Molecular switch identified that controls key cellular process

August 1, 2012

The body has a built-in system known as autophagy, or 'self-eating,' that controls how cells live or die. Deregulation of autophagy is linked to the development of human diseases, including neural degeneration and cancer.

In a study published online this week in the , scientists at the Ludwig Institute for in Oxford discovered a critical molecular switch that regulates . They also studied the links between autophagy and a cellular process called senescence that stops cell growth permanently.

The researchers identified ASPP2, a , as a that can dictate the ability of a common , known as the , to either stop or promote senescence.

As Yihua Wang and researchers in Xin Lu's group at the Ludwig Institute investigated the life cycle of – the most common connective tissue cells in animals – they found that reduced levels of the ASPP2 protein increase RAS oncogene-induced autophagic activity. This in turn prevented cells from entering senescence. Without ASPP2, the cells continued to proliferate unchecked, thereby promoting tumor growth.

ASPP2 is known to play a role in suppressing tumor development. Mice that have a deficiency or malfunction in this protein have a predisposition to developing tumors. And low ASPP2 levels in patients are linked to poor prognoses in cancers, such as large B-cell lymphomas. Reduced ASPP2 expression has also been observed in highly metastatic breast tumors. But until now, researchers did not understand why.

"We found that in the presence of the common cancer-causing RAS oncogene, ASPP2 interacted with a protein complex that is responsible for deciding cell fate via autophagy," said Yihua Wang, PhD, Ludwig researcher in Oxford.

"What this means is that the cell's emergency stop button is disabled when ASPP2 expression is reduced or lost, allowing it to proliferate unchecked as with cancer," added Wang.

"The balance between the RAS oncogene and ASPP2 activity is crucial to determining whether or not tumor growth is promoted. Our next step will be to identify ways to alter ASPP2 activity at that critical switch point. This could be an effective way to treat cancers with reduced ASPP2 expression and mutated RAS, such as breast and colon cancers," concluded Wang.

"Some of the recently developed anti-cancer drugs are potent inducers of autophagy. The new findings may also offer an explanation as to why patient response to these drugs can vary dramatically. There are factors at play within the body that can dictate authophagic activity and impact clinical outcomes," said Xin Lu, PhD, director of Ludwig's Oxford Branch. "While further study is needed, these findings may in the longer term help doctors to identify patients who are more likely to respond well to autophagic inhibition," added Lu.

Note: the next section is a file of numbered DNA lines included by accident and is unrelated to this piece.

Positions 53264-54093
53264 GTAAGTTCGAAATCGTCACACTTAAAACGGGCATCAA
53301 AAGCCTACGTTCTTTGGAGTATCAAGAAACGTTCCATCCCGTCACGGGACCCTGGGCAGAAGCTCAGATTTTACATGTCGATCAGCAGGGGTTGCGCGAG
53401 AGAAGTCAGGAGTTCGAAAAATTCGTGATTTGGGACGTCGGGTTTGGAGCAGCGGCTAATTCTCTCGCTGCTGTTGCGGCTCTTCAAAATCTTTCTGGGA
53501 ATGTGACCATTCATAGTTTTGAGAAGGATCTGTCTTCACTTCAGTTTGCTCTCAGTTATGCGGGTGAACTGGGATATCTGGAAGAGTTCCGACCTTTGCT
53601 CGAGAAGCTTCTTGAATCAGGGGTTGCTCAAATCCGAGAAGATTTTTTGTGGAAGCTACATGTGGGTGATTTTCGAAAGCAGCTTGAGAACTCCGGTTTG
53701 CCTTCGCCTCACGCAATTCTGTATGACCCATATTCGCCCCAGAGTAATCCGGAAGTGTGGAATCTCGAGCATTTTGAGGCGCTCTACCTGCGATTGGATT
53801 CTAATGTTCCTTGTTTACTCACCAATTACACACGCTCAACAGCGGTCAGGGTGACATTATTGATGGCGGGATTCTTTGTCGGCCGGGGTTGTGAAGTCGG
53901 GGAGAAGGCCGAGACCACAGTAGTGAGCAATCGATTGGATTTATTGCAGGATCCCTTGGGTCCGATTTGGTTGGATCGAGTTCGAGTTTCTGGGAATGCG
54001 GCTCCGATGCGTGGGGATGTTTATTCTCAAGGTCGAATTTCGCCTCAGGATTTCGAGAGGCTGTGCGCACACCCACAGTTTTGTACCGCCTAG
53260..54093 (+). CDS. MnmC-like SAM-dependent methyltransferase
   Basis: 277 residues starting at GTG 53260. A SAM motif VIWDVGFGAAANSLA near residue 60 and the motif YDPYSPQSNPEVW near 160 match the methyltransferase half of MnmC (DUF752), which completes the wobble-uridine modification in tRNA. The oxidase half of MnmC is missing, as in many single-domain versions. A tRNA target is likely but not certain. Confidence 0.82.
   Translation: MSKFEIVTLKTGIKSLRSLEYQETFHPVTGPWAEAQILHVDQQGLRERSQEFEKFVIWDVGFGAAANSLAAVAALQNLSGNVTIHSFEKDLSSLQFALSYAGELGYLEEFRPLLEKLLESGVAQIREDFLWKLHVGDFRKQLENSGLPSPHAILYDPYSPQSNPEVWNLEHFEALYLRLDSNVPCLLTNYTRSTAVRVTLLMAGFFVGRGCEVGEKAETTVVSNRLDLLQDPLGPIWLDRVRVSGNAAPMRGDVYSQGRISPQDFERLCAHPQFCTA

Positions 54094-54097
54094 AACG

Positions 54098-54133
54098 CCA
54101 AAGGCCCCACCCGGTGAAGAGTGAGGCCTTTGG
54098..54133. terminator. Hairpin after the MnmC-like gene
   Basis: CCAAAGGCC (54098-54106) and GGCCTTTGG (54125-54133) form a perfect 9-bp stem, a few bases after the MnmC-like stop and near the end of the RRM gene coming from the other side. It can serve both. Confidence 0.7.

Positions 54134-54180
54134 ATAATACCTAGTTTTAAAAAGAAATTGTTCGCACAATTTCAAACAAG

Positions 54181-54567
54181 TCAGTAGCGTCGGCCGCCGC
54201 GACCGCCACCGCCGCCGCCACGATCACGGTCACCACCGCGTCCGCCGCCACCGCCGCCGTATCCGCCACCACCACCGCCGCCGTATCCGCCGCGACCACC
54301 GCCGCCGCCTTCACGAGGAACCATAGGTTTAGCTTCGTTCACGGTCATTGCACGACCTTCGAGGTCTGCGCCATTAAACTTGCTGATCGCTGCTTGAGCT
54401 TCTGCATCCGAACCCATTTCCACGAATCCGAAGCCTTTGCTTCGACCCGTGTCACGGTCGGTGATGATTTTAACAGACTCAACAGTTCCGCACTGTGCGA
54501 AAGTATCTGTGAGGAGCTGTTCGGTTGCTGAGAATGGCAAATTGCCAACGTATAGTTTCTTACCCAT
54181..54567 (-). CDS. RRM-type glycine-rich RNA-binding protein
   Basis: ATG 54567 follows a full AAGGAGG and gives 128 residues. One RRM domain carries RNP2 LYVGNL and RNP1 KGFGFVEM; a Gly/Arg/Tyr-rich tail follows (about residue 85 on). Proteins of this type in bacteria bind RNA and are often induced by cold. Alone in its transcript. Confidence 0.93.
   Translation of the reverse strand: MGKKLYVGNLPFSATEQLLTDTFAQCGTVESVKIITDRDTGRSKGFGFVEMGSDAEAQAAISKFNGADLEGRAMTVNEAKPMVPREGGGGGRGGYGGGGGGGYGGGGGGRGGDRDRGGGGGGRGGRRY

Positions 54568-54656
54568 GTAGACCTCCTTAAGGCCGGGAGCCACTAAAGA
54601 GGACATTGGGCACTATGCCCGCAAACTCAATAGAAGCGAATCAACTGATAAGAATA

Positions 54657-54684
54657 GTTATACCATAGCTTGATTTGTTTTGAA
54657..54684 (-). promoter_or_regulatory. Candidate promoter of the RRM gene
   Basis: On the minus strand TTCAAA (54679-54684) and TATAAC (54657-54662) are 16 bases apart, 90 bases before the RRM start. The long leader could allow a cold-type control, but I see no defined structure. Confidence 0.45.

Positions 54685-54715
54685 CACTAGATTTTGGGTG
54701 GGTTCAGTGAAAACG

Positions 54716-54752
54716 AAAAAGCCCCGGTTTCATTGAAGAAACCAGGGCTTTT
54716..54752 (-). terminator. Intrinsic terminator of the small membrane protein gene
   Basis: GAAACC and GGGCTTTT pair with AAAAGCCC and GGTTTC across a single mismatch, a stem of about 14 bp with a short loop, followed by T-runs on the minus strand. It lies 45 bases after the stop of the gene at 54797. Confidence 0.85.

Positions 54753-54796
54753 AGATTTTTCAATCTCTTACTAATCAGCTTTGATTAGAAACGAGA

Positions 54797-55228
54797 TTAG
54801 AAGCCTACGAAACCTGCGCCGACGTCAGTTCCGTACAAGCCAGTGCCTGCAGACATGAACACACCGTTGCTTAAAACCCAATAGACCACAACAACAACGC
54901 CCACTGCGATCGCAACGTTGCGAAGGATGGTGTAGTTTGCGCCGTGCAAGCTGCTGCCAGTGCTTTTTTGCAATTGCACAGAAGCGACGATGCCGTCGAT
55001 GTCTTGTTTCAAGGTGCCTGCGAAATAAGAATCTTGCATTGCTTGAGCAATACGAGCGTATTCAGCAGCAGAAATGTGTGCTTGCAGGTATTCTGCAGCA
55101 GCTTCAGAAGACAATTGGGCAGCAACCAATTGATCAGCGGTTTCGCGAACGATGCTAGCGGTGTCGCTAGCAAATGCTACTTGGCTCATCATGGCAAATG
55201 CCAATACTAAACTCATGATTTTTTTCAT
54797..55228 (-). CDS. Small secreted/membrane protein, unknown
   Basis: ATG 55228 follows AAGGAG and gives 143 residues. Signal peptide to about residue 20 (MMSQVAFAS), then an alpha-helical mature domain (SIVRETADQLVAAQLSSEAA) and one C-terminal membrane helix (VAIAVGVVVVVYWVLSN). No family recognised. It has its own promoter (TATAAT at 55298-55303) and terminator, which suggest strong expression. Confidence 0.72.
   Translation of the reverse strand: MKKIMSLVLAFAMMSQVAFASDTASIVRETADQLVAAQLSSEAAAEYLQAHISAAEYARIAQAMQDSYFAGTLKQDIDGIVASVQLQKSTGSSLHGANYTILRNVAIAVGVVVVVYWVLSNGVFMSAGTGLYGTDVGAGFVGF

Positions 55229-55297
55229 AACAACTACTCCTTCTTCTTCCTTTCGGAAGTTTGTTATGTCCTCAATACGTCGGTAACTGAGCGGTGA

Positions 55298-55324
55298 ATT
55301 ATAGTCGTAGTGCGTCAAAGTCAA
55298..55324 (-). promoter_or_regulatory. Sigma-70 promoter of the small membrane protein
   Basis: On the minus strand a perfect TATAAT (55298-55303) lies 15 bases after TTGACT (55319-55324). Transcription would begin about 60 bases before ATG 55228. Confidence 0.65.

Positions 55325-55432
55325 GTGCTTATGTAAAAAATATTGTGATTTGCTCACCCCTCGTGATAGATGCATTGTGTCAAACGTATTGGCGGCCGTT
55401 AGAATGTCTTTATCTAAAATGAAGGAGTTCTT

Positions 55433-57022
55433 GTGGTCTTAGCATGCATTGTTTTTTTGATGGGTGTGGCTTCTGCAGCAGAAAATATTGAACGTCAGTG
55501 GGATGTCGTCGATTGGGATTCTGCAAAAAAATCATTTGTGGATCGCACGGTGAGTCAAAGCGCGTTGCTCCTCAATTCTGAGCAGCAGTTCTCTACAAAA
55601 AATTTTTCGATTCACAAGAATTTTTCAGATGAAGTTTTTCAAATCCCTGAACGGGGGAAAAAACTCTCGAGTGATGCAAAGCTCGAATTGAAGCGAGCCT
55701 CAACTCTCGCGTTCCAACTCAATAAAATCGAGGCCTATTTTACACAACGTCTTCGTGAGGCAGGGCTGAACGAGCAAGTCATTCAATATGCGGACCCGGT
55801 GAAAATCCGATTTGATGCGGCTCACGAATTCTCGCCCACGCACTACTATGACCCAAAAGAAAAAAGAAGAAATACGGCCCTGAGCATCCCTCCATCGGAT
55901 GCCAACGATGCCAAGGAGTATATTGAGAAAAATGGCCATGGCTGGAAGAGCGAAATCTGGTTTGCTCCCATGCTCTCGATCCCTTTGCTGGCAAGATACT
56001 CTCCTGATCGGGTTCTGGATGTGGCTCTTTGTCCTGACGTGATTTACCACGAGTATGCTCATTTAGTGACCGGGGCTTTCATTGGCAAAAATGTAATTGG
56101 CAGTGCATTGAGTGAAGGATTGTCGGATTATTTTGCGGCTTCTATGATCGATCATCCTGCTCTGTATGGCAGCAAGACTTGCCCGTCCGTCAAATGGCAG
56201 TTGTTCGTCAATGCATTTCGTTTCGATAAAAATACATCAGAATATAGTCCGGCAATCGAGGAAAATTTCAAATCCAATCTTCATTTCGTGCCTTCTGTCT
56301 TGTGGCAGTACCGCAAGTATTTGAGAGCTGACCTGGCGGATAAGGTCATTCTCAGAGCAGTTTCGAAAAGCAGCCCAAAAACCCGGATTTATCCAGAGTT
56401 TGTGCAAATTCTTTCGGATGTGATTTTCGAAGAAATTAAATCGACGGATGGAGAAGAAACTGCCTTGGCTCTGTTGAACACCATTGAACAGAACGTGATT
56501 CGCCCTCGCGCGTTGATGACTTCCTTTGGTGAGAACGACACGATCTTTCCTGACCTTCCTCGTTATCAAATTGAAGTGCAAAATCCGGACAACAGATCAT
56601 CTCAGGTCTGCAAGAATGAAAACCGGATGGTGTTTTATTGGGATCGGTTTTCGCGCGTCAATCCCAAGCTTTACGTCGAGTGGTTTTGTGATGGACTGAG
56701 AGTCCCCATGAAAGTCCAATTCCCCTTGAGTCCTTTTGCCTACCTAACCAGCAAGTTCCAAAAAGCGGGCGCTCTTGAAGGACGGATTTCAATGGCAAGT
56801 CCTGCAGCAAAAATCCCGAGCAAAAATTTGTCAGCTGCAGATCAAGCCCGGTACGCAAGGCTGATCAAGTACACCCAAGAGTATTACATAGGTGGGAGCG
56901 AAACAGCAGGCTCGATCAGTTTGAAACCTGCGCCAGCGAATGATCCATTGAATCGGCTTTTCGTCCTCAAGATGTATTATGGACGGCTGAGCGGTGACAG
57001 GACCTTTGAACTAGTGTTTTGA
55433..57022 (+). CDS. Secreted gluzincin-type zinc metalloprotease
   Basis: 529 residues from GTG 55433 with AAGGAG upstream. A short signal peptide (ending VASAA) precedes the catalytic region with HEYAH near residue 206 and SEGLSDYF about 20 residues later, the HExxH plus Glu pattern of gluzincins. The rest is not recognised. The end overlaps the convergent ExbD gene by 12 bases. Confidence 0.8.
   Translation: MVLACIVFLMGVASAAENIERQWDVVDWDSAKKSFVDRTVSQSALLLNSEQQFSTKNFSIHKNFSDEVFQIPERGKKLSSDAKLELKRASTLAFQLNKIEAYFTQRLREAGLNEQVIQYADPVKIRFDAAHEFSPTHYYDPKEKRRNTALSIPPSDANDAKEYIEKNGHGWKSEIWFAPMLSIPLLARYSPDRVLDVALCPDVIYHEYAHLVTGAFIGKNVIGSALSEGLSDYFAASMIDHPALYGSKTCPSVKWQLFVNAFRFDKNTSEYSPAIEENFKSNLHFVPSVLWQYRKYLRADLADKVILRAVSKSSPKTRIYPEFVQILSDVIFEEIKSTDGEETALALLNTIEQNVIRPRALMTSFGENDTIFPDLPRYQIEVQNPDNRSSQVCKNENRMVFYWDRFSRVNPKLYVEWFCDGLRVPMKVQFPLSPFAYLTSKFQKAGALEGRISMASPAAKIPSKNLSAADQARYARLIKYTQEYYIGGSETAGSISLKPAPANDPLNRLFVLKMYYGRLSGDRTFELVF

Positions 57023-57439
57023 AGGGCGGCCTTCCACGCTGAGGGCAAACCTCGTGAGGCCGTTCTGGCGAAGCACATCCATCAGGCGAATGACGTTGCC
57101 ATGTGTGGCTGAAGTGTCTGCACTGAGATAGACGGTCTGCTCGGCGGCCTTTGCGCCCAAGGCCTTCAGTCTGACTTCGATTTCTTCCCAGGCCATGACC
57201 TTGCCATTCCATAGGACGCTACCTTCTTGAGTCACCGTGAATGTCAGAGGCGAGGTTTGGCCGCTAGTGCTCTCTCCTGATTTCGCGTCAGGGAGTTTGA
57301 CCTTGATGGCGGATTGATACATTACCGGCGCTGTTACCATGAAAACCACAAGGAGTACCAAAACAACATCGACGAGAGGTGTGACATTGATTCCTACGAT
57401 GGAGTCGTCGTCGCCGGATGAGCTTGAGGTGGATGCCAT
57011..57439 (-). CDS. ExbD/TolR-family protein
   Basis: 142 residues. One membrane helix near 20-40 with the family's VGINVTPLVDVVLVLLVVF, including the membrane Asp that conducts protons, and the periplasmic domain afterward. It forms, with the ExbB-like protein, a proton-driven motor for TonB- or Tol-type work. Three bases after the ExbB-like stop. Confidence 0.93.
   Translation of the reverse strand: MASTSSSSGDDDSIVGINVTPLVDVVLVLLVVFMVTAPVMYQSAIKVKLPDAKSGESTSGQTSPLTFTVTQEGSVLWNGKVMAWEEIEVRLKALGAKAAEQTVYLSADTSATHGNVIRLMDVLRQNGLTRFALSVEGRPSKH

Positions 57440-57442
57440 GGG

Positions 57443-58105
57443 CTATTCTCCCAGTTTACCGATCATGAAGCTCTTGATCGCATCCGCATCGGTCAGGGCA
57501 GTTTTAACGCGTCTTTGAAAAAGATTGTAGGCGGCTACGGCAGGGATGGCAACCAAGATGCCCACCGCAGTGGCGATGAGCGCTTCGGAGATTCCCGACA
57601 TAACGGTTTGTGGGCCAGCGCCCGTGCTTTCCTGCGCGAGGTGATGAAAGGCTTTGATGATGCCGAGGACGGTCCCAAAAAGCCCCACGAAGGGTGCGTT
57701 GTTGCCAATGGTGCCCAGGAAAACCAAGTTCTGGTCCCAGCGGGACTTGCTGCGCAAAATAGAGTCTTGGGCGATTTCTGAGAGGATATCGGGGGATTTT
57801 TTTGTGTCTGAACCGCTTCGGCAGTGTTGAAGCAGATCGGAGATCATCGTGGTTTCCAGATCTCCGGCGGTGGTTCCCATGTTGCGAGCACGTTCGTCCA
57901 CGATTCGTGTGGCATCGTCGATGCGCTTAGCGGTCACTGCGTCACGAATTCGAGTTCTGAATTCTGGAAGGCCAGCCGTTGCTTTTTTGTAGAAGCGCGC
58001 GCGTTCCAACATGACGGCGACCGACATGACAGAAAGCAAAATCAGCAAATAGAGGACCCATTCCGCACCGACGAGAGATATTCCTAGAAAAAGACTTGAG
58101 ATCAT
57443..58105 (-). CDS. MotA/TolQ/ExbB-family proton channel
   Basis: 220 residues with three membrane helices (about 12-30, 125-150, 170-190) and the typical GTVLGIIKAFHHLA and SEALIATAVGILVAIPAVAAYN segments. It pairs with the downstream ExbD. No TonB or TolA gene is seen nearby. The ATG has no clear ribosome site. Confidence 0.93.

Explore further: New study identifies novel role for PEA-15 protein in cancer growth

Related Stories

New study identifies novel role for PEA-15 protein in cancer growth

November 21, 2011
A new study from the University of Hawaii Cancer Center reveals that PEA-15, a protein previously shown to slow ovarian tumor growth and metastasis, can alternatively enhance tumor formation in kidney cells carrying a mutation ...

How aging normal cells fuel tumor growth and metastasis

June 14, 2012
It has long been known that cancer is a disease of aging, but a molecular link between the two has remained elusive.

Specific inhibition of autophagy may represent a new concept for treatment of kidney cancer

April 16, 2012
New research at the University of Cincinnati (UC) suggests that kidney cancer growth depends on autophagy, a complex process that can provide cells with nutrients from intracellular sources. Researchers say in certain circumstances ...

Recommended for you

Female mouse embryos actively remove male reproductive systems

August 17, 2017
A protein called COUP-TFII determines whether a mouse embryo develops a male reproductive tract, according to researchers at the National Institutes of Health and their colleagues at Baylor College of Medicine, Houston. The ...

New technique overcomes genetic cause of infertility

August 17, 2017
Scientists have created healthy offspring from genetically infertile male mice, offering a potential new approach to tackling a common genetic cause of human infertility.

New Pathology Atlas maps genes in cancer to accelerate progress in personalized medicine

August 17, 2017
A new Pathology Atlas is launched today with an analysis of all human genes in all major cancers showing the consequence of their corresponding protein levels for overall patient survival. The difference in expression patterns ...

Two-step process leads to cell immortalization and cancer

August 17, 2017
A mutation that helps make cells immortal is critical to the development of a tumor, but new research at the University of California, Berkeley suggests that becoming immortal is a more complicated process than originally ...

Inhibiting a protein found to reduce progression of Alzheimer's and ALS in mice

August 17, 2017
(Medical Xpress)—A team of researchers with Genetech Inc. and universities in Hamburg and San Francisco has found that inhibiting the creation of a protein leads to a reduction in the progression of Alzheimer's disease ...

Are stem cells the link between bacteria and cancer?

August 17, 2017
Gastric carcinoma is one of the most common causes of cancer-related deaths, primarily because most patients present at an advanced stage of the disease. The main cause of this cancer is the bacterium Helicobacter pylori, ...

0 comments

Please sign in to add a comment. Registration is free, and takes less than a minute. Read more

Click here to reset your password.
Sign in to get notified via email when new comments are made.